(My photographs are shown in the order that they were taken and in the order that I described our adventure. Click on the first one to get the slideshow.)

While I am busy reminiscing on the desolate winters of the Midwest, spring is in full swing here in southeast Texas. And spring in the South this is the season for picnicking, exploring, camping, and doing other outdoor activities besides madly dashing through the stifling heat between your car and the nearest building (this we do in the summer).

So, to take full advantage of this fleeting season, a week and a half ago my mama, the kids and I went to Brazos Bend State Park – a great place for alligator sightings. To be specific, there are over 300 American alligators dwelling wildly within the boundaries of the park. In other words – nobody brought them. They just live there – it’s their home, their natural habitat. And so they are given free reign over the lakes, riverways and marshes while we the humans are encouraged to stay on the dirt paths and not approach the seemingly benign beasts. We tried to follow instructions and thoroughly enjoyed the afternoon walking around the jungle-like forest, climbing on trees and stumps, sighting adult and baby alligators (and a rosaline spoonbill – that’s the pink bird in one of the photos).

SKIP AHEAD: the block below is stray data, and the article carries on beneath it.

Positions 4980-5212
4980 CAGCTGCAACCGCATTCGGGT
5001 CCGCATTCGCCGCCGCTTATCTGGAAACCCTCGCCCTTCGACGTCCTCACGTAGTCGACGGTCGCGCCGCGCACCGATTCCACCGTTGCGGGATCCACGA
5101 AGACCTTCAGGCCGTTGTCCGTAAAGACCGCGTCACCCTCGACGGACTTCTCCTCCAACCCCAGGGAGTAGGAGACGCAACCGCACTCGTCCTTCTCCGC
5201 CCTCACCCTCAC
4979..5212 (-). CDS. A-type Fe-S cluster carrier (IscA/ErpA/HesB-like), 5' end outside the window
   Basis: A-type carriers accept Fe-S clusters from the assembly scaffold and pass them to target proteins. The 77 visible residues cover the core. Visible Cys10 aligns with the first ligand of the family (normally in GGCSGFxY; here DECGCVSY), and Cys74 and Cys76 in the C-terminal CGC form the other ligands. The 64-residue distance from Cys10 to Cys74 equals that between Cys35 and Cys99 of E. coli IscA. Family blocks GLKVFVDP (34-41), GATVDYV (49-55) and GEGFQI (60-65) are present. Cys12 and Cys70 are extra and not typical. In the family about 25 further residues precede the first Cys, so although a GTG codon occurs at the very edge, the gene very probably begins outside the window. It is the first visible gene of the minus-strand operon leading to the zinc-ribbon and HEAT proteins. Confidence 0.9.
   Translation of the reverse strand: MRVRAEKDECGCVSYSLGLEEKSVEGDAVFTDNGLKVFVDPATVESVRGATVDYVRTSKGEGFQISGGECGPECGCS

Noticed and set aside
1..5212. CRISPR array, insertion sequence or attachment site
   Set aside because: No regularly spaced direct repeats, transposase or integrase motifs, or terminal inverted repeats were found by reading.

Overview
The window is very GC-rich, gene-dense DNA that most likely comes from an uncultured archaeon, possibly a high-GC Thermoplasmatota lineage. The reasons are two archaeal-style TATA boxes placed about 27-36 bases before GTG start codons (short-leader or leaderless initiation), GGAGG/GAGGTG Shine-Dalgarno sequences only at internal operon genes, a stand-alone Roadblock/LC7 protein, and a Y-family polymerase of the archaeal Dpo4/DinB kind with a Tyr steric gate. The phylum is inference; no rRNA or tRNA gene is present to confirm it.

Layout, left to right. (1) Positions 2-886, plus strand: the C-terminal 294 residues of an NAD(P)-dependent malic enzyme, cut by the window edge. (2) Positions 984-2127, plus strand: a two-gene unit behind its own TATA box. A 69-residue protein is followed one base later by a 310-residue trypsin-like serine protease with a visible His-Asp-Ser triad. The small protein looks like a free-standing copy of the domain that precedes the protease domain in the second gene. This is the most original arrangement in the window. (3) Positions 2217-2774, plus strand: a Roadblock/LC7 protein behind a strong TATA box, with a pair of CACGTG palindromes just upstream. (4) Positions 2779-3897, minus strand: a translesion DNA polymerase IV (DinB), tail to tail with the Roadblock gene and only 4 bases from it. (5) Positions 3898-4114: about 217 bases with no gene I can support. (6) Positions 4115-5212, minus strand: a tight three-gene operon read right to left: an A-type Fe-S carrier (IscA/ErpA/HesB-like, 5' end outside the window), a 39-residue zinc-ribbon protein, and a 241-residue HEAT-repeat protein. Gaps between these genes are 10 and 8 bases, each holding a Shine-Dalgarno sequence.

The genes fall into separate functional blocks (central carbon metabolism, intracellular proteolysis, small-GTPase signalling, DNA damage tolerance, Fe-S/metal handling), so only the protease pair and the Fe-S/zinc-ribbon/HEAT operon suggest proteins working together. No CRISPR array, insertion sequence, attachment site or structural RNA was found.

I even managed to take a few pictures along the way. Here they are! Enjoy! (Click on the first pic to get the gallery going.)


So last Friday the apocalyptic snow storm that has been enveloping most of the nation descended on Houston. Or, rather, some people were afraid bits of frozen percipitation would drop on the city and therefore closed the schools, the Johnson Space Center, and most ever other center of human activity in a desperate attempt to keep inexperienced snow and sleet drivers indoors.

So most of Friday we shivered in fear in our apartment, while outside there was NO PRECIPITATION OF ANY KIND. Nor was there anything on the streets save tons of salt cubes. And some crazy Russian EVA specialists who had to sign the protocol that ended two weeks of conferencing with their American space walk counterparts. Since the Space Center and all supporting structures were closed, having bunckered down to weather Houston Armageddon 2011, we ended up signing the protocol in the Russians’ hotel.

Then, on Sunday, the kids and I went for a walk. Below are the pictures.